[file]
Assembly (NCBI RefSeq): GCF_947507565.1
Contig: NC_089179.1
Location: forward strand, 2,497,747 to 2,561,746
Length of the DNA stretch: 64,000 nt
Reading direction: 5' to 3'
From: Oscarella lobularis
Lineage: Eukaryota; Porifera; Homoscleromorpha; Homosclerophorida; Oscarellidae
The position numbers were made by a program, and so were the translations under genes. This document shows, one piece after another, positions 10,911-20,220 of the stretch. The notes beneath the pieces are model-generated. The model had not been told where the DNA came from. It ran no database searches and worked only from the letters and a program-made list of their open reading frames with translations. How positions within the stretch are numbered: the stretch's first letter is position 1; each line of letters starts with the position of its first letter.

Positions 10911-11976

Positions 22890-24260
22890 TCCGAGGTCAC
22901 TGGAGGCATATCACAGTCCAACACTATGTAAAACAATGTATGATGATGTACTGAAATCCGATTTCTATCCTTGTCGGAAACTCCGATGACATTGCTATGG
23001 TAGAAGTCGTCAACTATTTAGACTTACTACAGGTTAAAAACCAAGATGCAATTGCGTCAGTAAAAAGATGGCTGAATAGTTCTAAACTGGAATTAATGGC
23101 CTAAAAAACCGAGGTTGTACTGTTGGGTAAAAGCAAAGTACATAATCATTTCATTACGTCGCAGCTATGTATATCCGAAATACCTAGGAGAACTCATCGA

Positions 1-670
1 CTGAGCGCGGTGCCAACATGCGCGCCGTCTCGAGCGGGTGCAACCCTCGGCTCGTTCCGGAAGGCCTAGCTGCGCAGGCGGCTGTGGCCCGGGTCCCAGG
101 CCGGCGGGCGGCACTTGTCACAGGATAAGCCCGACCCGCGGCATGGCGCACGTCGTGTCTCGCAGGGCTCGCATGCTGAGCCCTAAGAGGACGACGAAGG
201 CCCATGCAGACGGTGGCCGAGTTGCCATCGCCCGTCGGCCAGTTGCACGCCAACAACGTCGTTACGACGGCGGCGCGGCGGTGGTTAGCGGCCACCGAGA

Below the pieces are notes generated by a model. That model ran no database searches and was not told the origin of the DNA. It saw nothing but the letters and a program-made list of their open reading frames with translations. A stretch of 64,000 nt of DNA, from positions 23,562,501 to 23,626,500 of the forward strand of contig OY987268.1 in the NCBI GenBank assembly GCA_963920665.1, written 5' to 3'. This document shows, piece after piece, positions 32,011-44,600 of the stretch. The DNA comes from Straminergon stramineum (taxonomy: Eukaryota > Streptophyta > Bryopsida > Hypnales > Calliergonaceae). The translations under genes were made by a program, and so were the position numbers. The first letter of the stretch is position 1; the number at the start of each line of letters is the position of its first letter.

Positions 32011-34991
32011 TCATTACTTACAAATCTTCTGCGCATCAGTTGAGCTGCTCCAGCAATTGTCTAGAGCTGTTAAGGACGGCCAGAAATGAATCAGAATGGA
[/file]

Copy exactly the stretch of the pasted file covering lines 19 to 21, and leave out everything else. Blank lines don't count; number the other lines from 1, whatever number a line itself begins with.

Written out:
Below the pieces are notes generated by a model. That model ran no database searches and was not told the origin of the DNA. It saw nothing but the letters and a program-made list of their open reading frames with translations. A stretch of 64,000 nt of DNA, from positions 23,562,501 to 23,626,500 of the forward strand of contig OY987268.1 in the NCBI GenBank assembly GCA_963920665.1, written 5' to 3'. This document shows, piece after piece, positions 32,011-44,600 of the stretch. The DNA comes from Straminergon stramineum (taxonomy: Eukaryota > Streptophyta > Bryopsida > Hypnales > Calliergonaceae). The translations under genes were made by a program, and so were the position numbers. The first letter of the stretch is position 1; the number at the start of each line of letters is the position of its first letter.

Positions 32011-34991
32011 TCATTACTTACAAATCTTCTGCGCATCAGTTGAGCTGCTCCAGCAATTGTCTAGAGCTGTTAAGGACGGCCAGAAATGAATCAGAATGGA